Afghanistan: Taliban rejects US peace plan, six-month extension on troops withdrawal deadline

Kabul: Taliban have rejected the United States’ plan to restore peace in Afghanistan as well as the proposed six-month delay in the withdrawal of the American troops.

The message was published in English on the Taliban’s Voice of Jihad website, which produces media in multiple languages for the group’s Islamic Emirate, according to American news website FDD’s Long War Journal.

“The Islamic Emirate responded firmly to Biden’s comments and announced that if the occupying forces do not leave by the agreed-upon date, then attacks shall resume,” the Taliban warns, repeating an earlier threat to attack American and NATO forces should they fail to depart by May 1.

“Any deal made with the Taliban regarding a six-month extension is also of no benefit,” Taliban’s men write. Afghanistan has been marred by insurgency for two decades. Along with the continuous violence, the political dysfunction has worsened the situation and made it impossible to attain peace in the war-ravaged nation.

Time is running out on a May 1 deadline for the withdrawal of US and NATO troops from Afghanistan in keeping with a deal the administration of former US President Donald Trump made with the Taliban more than a year ago.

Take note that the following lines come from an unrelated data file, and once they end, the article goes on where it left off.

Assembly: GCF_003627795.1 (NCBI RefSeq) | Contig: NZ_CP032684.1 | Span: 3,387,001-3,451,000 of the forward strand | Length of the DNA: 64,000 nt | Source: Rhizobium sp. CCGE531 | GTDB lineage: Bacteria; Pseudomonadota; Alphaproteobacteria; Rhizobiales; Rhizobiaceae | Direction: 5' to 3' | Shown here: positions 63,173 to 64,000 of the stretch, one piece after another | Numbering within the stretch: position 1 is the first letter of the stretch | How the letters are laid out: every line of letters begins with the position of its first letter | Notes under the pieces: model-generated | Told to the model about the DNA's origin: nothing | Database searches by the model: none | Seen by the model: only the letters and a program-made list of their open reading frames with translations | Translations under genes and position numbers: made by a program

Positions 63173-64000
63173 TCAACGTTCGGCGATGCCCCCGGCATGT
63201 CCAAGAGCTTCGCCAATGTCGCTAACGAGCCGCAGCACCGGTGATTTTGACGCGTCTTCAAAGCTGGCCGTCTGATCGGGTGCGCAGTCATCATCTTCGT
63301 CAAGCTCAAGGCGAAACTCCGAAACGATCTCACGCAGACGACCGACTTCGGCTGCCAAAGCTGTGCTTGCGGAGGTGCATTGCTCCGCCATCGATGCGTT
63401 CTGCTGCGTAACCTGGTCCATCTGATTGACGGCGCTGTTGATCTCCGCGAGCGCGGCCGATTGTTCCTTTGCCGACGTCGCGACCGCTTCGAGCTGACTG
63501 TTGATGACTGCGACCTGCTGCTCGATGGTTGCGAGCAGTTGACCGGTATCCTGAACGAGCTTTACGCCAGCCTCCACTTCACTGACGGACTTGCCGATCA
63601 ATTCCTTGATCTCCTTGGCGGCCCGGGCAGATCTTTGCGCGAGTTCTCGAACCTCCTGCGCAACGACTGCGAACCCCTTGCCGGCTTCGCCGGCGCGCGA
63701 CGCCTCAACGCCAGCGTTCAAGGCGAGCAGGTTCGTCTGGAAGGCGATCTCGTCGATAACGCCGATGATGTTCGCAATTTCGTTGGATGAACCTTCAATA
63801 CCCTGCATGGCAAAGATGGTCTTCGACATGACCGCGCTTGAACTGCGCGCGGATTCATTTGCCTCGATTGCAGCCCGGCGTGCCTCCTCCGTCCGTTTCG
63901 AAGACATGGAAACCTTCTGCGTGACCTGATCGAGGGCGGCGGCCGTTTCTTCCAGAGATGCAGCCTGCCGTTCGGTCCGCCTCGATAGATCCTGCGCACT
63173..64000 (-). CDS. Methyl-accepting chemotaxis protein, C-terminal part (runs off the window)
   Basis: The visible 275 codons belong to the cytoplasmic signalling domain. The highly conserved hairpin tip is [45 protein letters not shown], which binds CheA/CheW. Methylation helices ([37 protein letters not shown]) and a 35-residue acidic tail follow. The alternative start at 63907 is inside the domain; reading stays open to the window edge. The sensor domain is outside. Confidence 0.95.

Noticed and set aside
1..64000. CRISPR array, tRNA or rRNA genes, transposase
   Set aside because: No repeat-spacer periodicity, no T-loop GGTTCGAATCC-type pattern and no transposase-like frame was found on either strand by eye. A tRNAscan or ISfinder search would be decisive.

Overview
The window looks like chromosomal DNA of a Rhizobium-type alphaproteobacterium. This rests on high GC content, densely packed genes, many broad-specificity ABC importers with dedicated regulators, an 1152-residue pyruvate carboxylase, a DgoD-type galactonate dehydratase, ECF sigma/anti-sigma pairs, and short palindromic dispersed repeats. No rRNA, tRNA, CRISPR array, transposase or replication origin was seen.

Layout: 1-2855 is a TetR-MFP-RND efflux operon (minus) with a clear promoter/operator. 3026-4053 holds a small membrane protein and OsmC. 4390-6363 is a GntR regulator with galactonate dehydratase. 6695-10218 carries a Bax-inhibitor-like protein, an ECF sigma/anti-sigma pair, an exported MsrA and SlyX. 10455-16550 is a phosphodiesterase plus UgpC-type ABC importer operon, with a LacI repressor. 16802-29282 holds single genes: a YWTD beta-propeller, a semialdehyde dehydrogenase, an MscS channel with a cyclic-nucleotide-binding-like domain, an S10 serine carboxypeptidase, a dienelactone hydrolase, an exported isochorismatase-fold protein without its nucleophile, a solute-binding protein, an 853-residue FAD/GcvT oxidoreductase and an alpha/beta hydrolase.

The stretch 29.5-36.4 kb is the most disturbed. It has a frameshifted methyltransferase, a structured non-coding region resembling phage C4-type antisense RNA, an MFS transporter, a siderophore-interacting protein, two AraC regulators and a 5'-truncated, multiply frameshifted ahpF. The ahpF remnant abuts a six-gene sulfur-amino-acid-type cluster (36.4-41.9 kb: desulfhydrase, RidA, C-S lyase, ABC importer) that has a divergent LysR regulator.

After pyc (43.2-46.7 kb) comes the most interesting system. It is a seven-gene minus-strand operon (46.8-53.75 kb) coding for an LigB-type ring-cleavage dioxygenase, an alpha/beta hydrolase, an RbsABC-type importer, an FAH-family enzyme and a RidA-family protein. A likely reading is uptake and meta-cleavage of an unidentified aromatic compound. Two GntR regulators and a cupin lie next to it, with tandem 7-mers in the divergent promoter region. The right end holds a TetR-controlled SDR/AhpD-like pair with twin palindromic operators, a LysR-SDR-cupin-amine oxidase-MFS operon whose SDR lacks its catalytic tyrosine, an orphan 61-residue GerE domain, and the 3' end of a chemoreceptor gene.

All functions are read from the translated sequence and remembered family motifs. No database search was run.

Doha agreement was signed in February 2020 between the Taliban and United States with an aim to end the 18-year-old conflict in Afghanistan.

The agreement calls for a full US withdrawal from Afghanistan if the terror group upholds counterterrorism commitments such as denying safe haven to al Qaeda.

President Joe Biden is considering keeping US troops in Afghanistan until November, rather than withdrawing them by a May 1 deadline outlined in the Doha agreement.

Last month, US Secretary of State Antony Blinken gave both the Taliban and the Afghan government an eight-page proposed peace plan, which they were to discuss and revise before coming to Turkey to cobble together an agreement.

Blinken’s peace plan called for the protection of the rights of women and minorities and allowed for constitutional reform. It also called for the establishment of an interim administration.

The plan also included the setting up of an Islamic Advisory Council which would advise on all laws to ensure they are kept within Islamic tenets, an apparent concession to the Taliban.

But Afghanistan President Ashraf Ghani offered an alternative to Blinken’s proposal, in which he would head an interim government until elections could be held within months.